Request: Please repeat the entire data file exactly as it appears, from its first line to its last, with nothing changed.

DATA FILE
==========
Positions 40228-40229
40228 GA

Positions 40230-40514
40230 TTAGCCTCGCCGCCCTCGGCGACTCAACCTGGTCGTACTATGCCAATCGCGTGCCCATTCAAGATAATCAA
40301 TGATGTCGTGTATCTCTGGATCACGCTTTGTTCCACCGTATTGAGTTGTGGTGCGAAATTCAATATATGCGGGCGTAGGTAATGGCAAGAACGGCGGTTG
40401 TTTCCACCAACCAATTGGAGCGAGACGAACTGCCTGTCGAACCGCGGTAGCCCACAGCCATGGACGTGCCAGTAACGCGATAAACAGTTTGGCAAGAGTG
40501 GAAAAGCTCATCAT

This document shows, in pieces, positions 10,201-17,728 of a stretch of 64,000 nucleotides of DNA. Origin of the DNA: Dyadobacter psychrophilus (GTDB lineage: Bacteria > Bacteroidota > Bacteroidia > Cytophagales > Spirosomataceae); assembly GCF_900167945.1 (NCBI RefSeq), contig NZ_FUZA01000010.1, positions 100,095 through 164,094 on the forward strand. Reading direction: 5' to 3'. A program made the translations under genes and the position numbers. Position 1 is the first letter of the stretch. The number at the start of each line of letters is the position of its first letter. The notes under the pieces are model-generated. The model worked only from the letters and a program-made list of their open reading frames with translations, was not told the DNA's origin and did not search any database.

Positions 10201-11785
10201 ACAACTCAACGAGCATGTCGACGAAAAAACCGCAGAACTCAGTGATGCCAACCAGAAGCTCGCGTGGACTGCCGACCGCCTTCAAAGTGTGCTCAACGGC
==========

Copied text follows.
Positions 40228-40229
40228 GA

Positions 40230-40514
40230 TTAGCCTCGCCGCCCTCGGCGACTCAACCTGGTCGTACTATGCCAATCGCGTGCCCATTCAAGATAATCAA
40301 TGATGTCGTGTATCTCTGGATCACGCTTTGTTCCACCGTATTGAGTTGTGGTGCGAAATTCAATATATGCGGGCGTAGGTAATGGCAAGAACGGCGGTTG
40401 TTTCCACCAACCAATTGGAGCGAGACGAACTGCCTGTCGAACCGCGGTAGCCCACAGCCATGGACGTGCCAGTAACGCGATAAACAGTTTGGCAAGAGTG
40501 GAAAAGCTCATCAT

This document shows, in pieces, positions 10,201-17,728 of a stretch of 64,000 nucleotides of DNA. Origin of the DNA: Dyadobacter psychrophilus (GTDB lineage: Bacteria > Bacteroidota > Bacteroidia > Cytophagales > Spirosomataceae); assembly GCF_900167945.1 (NCBI RefSeq), contig NZ_FUZA01000010.1, positions 100,095 through 164,094 on the forward strand. Reading direction: 5' to 3'. A program made the translations under genes and the position numbers. Position 1 is the first letter of the stretch. The number at the start of each line of letters is the position of its first letter. The notes under the pieces are model-generated. The model worked only from the letters and a program-made list of their open reading frames with translations, was not told the DNA's origin and did not search any database.

Positions 10201-11785
10201 ACAACTCAACGAGCATGTCGACGAAAAAACCGCAGAACTCAGTGATGCCAACCAGAAGCTCGCGTGGACTGCCGACCGCCTTCAAAGTGTGCTCAACGGC